The Gift

The greatest gifts are probably those that you feel a bit guilty or even fearful of wanting, that you really need but aren’t expecting. It might sound crazy to say that I’m starting to see this lockdown as a gift, but in a world where so many things are beyond our control, we can still control our reactions. We can choose meanings to assign to this unique experience. Assigning purpose to this time is key for successfully navigating it, to see what it taught you rather than just what it cost.

A few years ago I was in such a dark space that I dreaded going to work, I woke in the middle of the night in a cold sweat, anticipating the day ahead. I found it increasingly difficult to get myself out of bed and start the chain of events that got me showing up for another day’s work.  I was burnt out, I had been burnt out for months. I didn’t know that at the time, just that I felt broken. I struggled to cope with all the things that hadn’t previously involved effort to cope with, things I had just taken in my stride, just day to day life.  From under my covers each morning, willing myself into the shower, starting the treadmill that got me out of the door into work, I would hope and will my phone to ring with a reason, any reason not to go in: a power cut, a flood, no water, snow, a natural disaster, I’d even visualise rounding that last corner to find the place had burnt to the ground.  No, I wasn’t in a healthy place and took time off in the end.  A global pandemic hadn’t made my list of hopeful events but only because it hadn’t occurred to me.

Taking a break from dentistry, leaving well paid work for months, to heal from a non physical injury was hard.  The procrastination, the guilt about not working, the stigma of needing a break, feeling defeat that I couldn’t fix myself whilst working and the uncertainty around ever returning atall.  It was really difficult, a complete contrast to breaking my hand last year and being signed off work for 7 weeks.  For a physical injury as black and white as a broken bone I perceived no judgement, aside from feeling a bit silly for falling over in the first place. I had access to income protection and the reassurance that I’d managed months off work without pay already, returning to work with little complication.

COVID-19 has been different, for me it lies somewhere between these two past experiences.  It has been traumatic, the choice wasn’t mine, for a while there it wasn’t black and white. I resisted accepting  my unfolding reality, I felt wronged, I felt hurt, undervalued and somewhat cast aside.  Financially, there’s a small wage subsidy but unlike my two previous periods of absence, returning to work isn’t just going to be walking back into full books and dentistry as normal.  We’re walking into the unknown clinically and financially for probably a good 12 mths at least.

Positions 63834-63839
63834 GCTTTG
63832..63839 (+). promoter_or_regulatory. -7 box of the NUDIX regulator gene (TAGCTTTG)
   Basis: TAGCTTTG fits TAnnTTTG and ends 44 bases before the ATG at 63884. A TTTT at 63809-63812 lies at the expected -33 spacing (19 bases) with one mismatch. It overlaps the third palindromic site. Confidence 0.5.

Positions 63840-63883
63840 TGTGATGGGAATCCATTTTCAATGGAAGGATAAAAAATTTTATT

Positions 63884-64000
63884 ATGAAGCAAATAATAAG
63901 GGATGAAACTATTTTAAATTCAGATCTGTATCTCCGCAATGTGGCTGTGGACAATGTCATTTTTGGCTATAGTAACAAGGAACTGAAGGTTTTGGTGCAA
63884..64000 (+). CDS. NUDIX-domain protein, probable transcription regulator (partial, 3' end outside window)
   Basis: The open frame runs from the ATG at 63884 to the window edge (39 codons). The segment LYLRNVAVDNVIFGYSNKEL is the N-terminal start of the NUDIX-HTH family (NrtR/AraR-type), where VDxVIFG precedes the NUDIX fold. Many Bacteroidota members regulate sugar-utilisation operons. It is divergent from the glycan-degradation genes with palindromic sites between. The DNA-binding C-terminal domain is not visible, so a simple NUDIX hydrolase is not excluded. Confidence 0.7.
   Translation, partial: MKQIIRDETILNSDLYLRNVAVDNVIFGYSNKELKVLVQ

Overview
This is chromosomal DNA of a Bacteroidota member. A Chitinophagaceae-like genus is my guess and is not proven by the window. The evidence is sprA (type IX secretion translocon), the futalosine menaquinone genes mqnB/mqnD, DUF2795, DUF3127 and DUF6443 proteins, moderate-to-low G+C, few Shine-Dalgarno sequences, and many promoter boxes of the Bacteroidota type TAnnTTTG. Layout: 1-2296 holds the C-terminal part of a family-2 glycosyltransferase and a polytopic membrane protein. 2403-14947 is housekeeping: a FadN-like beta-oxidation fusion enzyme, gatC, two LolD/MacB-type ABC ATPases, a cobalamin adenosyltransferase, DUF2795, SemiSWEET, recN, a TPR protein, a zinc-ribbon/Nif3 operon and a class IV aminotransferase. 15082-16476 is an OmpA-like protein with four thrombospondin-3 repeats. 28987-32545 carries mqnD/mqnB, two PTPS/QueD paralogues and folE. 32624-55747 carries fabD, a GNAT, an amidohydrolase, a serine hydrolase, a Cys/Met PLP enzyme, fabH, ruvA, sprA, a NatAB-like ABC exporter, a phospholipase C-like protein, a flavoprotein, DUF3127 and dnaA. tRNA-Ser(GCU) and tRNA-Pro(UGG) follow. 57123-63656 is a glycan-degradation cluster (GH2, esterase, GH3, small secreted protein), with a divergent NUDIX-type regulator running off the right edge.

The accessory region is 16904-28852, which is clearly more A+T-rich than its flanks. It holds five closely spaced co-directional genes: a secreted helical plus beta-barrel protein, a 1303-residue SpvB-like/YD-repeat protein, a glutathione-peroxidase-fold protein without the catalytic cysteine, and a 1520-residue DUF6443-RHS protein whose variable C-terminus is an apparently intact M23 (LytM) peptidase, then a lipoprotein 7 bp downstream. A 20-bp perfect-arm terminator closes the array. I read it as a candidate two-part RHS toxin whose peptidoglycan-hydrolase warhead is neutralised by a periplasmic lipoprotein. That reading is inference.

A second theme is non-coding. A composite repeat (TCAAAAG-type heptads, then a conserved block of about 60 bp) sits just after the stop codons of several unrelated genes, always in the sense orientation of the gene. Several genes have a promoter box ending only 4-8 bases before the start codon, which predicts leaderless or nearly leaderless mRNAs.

How could any of this be seen as a gift?  There are so many things that say otherwise but I challenge you to find meaning in even the darkest, most costly elements of this tragedy.

“Forces beyond your control can take away everything you possess except one thing, your freedom to choose how you will respond to the situation.”

Viktor E. Frankl

Well, on reflection, this is what I wished for all those years ago, what in some small way, lots of us wished for.  To have that decision and procrastination taken from us, to be told in no uncertain terms that you have to take a long break.  That you have to slow down, that after years of listing family and health above work in your values when asked, you now get to live it.  You get to flip your work life balance on it’s head.  Yes, it came with small print, it came at a cost and it might not be how we saw it all playing out in our heads. In the words of my children’s preschool teachers:

‘You get what you get and you don’t get upset!’

My amendment would be to say that it’s ok to get upset and I have been, but you can’t stay there, it won’t help in the long run. For me this time has been a massive lesson in gratitude, the importance of connection and community. I have watched my children learn how to better entertain themselves and cope with boredom, to take themselves outside to play and make their own fun. I have enjoyed exercising as a family, from a run around the block, to kicking a ball around the back yard and teaching them how to safely cycle local roads.  As a family, we’re pretty resilient when it comes down to it, that small acts of kindness and compassion go a long way. That we all need our own space but that it’s possible to get with as little as a set of headphones or a coffee and a rain jacket.

I’ve dusted off my bike and been cycling most days, it’s heartening to see so many families safely out and about. Parents walking with their teenagers, young families cycling like ducks in a row crossing the road; older couples walking hand in hand; people of all shapes, sizes and experiences out running, walking or cycling. It has been a privilege to witness, to have slowed down enough to observe and experience all these things.

Whilst the cost of this gift has been high, how has it been a gift for you?

“Our greatest freedom is the freedom to choose our attitude.”

Viktor E. Frankl